ECB to discuss future of bond buying scheme in December
The European Central Bank (ECB) will discuss how to end its monthly €80bn (£71bn) bond-buying programme in December after leaving it unchanged.
The ECB held the euro area's key interest rate in October and maintained its quantitative easing (QE) scheme which is due to run until March 2017.
President Mario Draghi said there had not, so far, been talks on ending QE.
However, he signalled it would be discussed in December and is likely to be gradually wound down, or "tapered".
Mr Draghi said: "Our decisions in December will tell you what we are going to do. That will define the monetary policy environment for the coming weeks and coming months."
Mr Draghi said it was "unlikely" that there would be an abrupt end to the bond-buying programme.
He said that the ECB was waiting until December to address the issue because "we want to see all the inputs that are useful to have this discussions" which will "ensure the smooth implementation of our purchase programme until March 2017 or beyond if necessary".
Markets have been searching for clues on whether the ECB will extend the QE programme beyond March next year. Eurozone inflation is rising, up to 0.4% in September, while economic growth is slowing from 0.5% in the second quarter to 0.3% in the three months to September.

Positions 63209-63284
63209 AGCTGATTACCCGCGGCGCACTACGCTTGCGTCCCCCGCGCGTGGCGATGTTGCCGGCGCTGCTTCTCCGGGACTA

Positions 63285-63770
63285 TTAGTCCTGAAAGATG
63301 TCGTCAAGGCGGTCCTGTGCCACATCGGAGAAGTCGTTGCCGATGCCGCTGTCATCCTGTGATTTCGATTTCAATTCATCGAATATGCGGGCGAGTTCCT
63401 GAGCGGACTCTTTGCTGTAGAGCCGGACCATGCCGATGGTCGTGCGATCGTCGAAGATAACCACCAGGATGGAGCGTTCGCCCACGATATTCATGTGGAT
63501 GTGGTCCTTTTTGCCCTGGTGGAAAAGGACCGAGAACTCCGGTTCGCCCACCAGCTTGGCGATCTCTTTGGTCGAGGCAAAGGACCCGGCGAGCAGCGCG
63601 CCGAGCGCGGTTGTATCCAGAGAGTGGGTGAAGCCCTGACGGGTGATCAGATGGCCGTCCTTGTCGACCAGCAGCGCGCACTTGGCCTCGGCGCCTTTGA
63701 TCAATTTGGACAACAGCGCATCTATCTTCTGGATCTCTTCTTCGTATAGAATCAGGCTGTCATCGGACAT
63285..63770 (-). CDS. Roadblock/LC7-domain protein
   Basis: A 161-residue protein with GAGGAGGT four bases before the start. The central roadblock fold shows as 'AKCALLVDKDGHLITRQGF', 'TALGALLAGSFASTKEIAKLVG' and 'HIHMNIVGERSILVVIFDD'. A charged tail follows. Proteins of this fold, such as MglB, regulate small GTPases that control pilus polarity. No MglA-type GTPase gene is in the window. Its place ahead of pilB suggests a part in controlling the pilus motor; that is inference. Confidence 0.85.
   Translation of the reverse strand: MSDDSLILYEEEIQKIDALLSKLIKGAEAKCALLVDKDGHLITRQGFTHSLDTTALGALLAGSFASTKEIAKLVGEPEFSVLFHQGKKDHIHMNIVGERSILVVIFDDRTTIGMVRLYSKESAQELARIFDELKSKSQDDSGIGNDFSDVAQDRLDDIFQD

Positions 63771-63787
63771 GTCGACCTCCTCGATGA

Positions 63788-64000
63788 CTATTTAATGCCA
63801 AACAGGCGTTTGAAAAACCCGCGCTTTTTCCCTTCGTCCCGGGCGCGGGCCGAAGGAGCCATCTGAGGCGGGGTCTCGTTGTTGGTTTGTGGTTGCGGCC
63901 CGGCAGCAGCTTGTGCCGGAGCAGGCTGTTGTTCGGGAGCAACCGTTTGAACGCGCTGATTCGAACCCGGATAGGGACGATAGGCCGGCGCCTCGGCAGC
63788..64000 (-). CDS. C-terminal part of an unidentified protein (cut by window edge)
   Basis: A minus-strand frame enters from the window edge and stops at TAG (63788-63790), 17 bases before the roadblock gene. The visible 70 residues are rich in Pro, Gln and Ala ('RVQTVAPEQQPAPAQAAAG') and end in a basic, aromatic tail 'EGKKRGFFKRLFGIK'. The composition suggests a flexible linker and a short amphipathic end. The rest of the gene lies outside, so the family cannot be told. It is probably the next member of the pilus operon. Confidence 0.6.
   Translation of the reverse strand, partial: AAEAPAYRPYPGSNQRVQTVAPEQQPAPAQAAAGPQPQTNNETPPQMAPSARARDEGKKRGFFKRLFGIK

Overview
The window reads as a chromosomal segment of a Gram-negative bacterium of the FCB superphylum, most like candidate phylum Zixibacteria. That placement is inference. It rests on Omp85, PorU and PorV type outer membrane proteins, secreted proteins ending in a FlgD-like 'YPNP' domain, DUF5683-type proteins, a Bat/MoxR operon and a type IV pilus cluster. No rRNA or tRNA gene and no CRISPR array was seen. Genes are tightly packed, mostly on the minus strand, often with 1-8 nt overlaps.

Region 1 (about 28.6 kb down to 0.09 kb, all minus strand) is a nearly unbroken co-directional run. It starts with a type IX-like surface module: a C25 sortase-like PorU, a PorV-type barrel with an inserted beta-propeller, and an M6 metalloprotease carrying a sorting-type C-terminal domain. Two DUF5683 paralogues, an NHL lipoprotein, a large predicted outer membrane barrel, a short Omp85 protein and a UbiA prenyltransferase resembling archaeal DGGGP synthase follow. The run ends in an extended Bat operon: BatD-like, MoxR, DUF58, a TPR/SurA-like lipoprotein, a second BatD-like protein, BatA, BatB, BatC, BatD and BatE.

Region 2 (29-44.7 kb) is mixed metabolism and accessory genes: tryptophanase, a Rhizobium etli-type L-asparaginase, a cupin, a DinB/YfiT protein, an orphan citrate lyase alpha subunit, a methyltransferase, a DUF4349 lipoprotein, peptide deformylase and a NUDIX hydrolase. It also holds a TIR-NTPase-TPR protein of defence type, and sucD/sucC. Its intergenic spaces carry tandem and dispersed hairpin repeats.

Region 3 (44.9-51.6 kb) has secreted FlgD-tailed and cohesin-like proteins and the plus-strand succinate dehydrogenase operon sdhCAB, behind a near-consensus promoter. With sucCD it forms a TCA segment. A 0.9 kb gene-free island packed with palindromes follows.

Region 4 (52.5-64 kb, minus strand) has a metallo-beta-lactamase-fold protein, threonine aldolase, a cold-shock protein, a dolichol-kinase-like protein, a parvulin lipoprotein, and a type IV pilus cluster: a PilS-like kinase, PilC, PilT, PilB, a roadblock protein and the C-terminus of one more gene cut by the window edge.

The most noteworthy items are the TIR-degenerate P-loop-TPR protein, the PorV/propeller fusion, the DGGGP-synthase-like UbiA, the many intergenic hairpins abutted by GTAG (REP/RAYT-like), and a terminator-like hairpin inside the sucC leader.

Mr Draghi warned that the European economy was vulnerable to downside risks including "subdued foreign demand". He added: "We will continue to act, if warranted, by using all the instruments available within our mandate."
James Athey, fixed income investment manager at Aberdeen Asset Management, said: "This was not Draghi's finest hour. He really wanted to shut down any suggestion that the ECB is going to taper any time soon. But he what he actually did was to tell people to come back in December and see what the ECB thinks then.
"That will leave enough unanswered questions to keep bond markets volatile. An already nervous market will not take much comfort from his obfuscation today."
Commenting on the European economy, Mr Draghi said: "The economic recovery in the euro area is expected to be dampened by still subdued foreign demand, the necessary balance sheet adjustments in a number of sectors and sluggish pace of implementation of structural reforms.
"The risks to the euro area growth outlook remain tilted to the downside and relate mainly to the external environment."
He was speaking as UK Prime Minister Theresa May arrived in Brussels for her first European Union summit since taking office, following the British vote to leave the EU.
She said: "This is my first European Council and I'm here with a very clear message: The UK is leaving the EU but we will continue to play a full role until we leave and we'll be a strong and dependable partner after we have left.
"It's in the interests of both the UK and the EU that we continue to work closely together, including at this summit."